Photons

Photons are elementary particles, the quanta of light and all other forms of electromagnetic radiation, and the force carrier for the electromagnetic force, even when static via virtual photons. 

The effects of this force are easily observable at both the microscopic and macroscopic level, because the photon has zero rest mass; this allows long distance interactions. 

Lasers

laser light showing green (532 nm), blue-violet (445 nm) and red (635 nm) consist of photons of light. image: Netweb01 / wikipedia

Like all elementary particles, photons are currently best explained by quantum mechanics and exhibit wave–particle duality, exhibiting properties of both waves and particles. Photons are are also a type of elementary boson, which means they can occupy the same quantum states, in contrast to say electrons which can’t. In a sense photons can get very close to each other , such as in lasers and exhibit coherence.

For example, a single photon may be refracted by a lens or exhibit wave interference with itself, but also act as a particle giving a definite result when its position is measured.

The development of the photon concept

The modern photon concept was developed gradually by Albert Einstein to explain experimental observations that did not fit the classical wave model of light. 

In particular, the photon model accounted for the frequency dependence of light's energy, and explained the ability of matter and radiation to be in thermal equilibrium.

Photons helped account for black body radiation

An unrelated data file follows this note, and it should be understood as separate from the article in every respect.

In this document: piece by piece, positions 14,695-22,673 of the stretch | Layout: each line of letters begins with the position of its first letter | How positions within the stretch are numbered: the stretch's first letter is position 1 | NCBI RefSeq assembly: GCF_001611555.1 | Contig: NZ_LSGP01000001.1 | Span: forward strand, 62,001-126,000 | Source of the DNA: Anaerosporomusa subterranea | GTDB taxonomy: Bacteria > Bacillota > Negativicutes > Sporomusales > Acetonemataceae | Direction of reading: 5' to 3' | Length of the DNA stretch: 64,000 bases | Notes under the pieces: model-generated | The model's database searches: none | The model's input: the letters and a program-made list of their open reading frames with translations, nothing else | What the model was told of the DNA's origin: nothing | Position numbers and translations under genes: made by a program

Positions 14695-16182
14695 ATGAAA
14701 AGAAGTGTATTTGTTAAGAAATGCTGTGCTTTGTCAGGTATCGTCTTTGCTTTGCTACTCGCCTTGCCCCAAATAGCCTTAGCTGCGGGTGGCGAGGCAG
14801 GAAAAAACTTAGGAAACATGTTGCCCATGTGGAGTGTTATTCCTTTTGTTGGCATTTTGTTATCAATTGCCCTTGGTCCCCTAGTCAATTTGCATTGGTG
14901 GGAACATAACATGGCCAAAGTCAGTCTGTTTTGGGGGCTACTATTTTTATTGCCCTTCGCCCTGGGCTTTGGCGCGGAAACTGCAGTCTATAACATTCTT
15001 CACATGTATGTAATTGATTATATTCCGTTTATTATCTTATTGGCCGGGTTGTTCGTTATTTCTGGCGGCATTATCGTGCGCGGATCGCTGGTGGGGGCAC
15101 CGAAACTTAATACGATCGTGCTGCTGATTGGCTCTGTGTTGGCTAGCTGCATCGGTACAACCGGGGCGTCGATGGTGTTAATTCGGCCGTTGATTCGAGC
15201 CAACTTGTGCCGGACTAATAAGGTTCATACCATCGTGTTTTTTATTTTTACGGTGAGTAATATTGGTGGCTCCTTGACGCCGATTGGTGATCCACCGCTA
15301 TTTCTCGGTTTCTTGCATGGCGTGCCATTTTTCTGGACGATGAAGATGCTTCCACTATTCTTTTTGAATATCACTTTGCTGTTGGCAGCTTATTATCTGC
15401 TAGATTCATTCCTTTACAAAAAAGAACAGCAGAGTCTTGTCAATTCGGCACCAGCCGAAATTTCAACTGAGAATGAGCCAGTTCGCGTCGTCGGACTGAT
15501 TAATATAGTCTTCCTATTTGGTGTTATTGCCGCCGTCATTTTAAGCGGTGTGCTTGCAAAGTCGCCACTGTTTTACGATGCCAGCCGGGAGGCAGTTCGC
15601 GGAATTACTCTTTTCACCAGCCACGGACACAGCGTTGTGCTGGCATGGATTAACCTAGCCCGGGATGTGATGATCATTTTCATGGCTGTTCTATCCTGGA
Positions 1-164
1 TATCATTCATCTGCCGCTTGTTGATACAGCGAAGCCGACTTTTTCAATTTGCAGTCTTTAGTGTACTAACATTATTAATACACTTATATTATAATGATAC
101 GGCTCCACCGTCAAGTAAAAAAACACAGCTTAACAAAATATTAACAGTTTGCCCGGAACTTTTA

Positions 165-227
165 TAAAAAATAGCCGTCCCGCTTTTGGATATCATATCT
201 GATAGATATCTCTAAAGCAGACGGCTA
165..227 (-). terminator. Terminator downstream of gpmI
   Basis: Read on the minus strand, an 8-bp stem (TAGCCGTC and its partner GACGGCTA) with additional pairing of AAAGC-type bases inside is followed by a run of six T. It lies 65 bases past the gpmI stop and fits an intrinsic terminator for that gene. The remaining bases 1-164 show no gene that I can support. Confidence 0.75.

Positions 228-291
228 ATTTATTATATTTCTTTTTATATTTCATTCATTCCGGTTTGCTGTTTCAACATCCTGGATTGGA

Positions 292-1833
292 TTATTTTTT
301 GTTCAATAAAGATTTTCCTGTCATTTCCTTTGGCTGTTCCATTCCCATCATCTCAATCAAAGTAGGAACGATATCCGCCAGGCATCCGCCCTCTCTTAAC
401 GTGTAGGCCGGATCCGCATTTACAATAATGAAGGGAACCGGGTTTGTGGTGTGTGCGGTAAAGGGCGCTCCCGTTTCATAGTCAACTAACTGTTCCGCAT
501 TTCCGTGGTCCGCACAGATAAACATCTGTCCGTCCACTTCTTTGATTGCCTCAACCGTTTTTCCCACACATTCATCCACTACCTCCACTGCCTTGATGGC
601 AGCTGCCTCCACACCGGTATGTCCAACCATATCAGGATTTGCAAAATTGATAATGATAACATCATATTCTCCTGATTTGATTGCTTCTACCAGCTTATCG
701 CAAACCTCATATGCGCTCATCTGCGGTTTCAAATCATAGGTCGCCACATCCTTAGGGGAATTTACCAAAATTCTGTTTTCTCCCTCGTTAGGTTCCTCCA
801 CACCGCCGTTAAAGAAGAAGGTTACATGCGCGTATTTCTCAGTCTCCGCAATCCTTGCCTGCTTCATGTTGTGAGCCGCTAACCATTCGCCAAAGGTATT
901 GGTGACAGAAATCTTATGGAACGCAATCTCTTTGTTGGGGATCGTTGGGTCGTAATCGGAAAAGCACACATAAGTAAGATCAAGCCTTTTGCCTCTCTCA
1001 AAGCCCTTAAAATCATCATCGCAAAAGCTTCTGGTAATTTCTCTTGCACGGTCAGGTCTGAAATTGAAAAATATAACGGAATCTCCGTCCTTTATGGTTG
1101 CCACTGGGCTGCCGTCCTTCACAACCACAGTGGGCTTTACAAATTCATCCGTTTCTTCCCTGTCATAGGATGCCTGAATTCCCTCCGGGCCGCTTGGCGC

It also accounted for anomalous observations, including the properties of black-body radiation, that other physicists, most notably Max Planck, had sought to explain using semiclassical models, in which light is still described by Maxwell's equations, but the material objects that emit and absorb light do so in amounts of energy that are quantized (i.e., they change energy only by certain particular discrete amounts and cannot change energy in any arbitrary way). 

Although these semiclassical models contributed to the development of quantum mechanics, many further experiments starting with Compton scattering of single photons by electrons, first observed in 1923, validated Einstein's hypothesis that light itself is quantized. 

The year the name photon was coined

In 1926 the optical physicist Frithiof Wolfers and the chemist Gilbert N. Lewis coined the name photon for these particles, and after 1927, when Arthur H. Compton won the Nobel Prize for his scattering studies, most scientists accepted the validity that quanta of light have an independent existence, and the term photon for light quanta was accepted.

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The energy of a photon is defined by the planck constant and the wavelength of light


Photons are necessary in the standard model of particle physics

In the Standard Model of particle physics, photons are described as a necessary consequence of physical laws having a certain symmetry at every point in spacetime. The intrinsic properties of photons, such as charge, mass and spin, are determined by the properties of this gauge symmetry. 

How photons are useful

The photon concept has led to momentous advances in experimental and theoretical physics, such as lasers, Bose–Einstein condensation, quantum field theory, and the probabilistic interpretation of quantum mechanics. It has been applied to photochemistry, high-resolution microscopy, and measurements of molecular distances. Recently, photons have been studied as elements of quantum computers and for sophisticated applications in optical communication such as quantum cryptography.

sourcehttp://en.wikipedia.org/w/index.php?title=Photon&oldid=611738936